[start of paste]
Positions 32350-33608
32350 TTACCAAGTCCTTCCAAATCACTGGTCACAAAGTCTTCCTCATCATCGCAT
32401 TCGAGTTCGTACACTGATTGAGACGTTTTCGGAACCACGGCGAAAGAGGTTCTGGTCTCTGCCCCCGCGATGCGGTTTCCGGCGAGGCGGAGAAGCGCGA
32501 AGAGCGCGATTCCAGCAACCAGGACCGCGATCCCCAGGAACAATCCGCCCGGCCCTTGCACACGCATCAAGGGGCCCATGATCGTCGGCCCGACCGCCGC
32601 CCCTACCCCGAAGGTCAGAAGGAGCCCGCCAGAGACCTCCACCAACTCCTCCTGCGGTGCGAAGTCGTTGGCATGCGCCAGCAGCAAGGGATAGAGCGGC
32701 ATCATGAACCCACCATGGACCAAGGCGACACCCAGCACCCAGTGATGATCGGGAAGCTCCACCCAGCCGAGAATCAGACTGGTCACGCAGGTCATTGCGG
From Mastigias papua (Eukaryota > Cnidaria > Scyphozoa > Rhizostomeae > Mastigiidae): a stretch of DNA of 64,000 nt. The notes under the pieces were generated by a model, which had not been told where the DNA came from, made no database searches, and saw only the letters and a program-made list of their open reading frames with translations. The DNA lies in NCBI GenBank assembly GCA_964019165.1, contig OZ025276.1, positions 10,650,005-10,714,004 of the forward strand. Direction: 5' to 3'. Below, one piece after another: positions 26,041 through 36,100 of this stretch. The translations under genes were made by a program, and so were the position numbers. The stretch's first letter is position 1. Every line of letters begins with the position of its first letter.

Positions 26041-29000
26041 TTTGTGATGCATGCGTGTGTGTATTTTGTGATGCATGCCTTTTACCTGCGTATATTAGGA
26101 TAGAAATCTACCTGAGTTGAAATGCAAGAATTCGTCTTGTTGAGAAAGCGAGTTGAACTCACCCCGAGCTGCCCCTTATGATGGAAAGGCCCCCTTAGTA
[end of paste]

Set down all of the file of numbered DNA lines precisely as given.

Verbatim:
Positions 32350-33608
32350 TTACCAAGTCCTTCCAAATCACTGGTCACAAAGTCTTCCTCATCATCGCAT
32401 TCGAGTTCGTACACTGATTGAGACGTTTTCGGAACCACGGCGAAAGAGGTTCTGGTCTCTGCCCCCGCGATGCGGTTTCCGGCGAGGCGGAGAAGCGCGA
32501 AGAGCGCGATTCCAGCAACCAGGACCGCGATCCCCAGGAACAATCCGCCCGGCCCTTGCACACGCATCAAGGGGCCCATGATCGTCGGCCCGACCGCCGC
32601 CCCTACCCCGAAGGTCAGAAGGAGCCCGCCAGAGACCTCCACCAACTCCTCCTGCGGTGCGAAGTCGTTGGCATGCGCCAGCAGCAAGGGATAGAGCGGC
32701 ATCATGAACCCACCATGGACCAAGGCGACACCCAGCACCCAGTGATGATCGGGAAGCTCCACCCAGCCGAGAATCAGACTGGTCACGCAGGTCATTGCGG
From Mastigias papua (Eukaryota > Cnidaria > Scyphozoa > Rhizostomeae > Mastigiidae): a stretch of DNA of 64,000 nt. The notes under the pieces were generated by a model, which had not been told where the DNA came from, made no database searches, and saw only the letters and a program-made list of their open reading frames with translations. The DNA lies in NCBI GenBank assembly GCA_964019165.1, contig OZ025276.1, positions 10,650,005-10,714,004 of the forward strand. Direction: 5' to 3'. Below, one piece after another: positions 26,041 through 36,100 of this stretch. The translations under genes were made by a program, and so were the position numbers. The stretch's first letter is position 1. Every line of letters begins with the position of its first letter.

Positions 26041-29000
26041 TTTGTGATGCATGCGTGTGTGTATTTTGTGATGCATGCCTTTTACCTGCGTATATTAGGA
26101 TAGAAATCTACCTGAGTTGAAATGCAAGAATTCGTCTTGTTGAGAAAGCGAGTTGAACTCACCCCGAGCTGCCCCTTATGATGGAAAGGCCCCCTTAGTA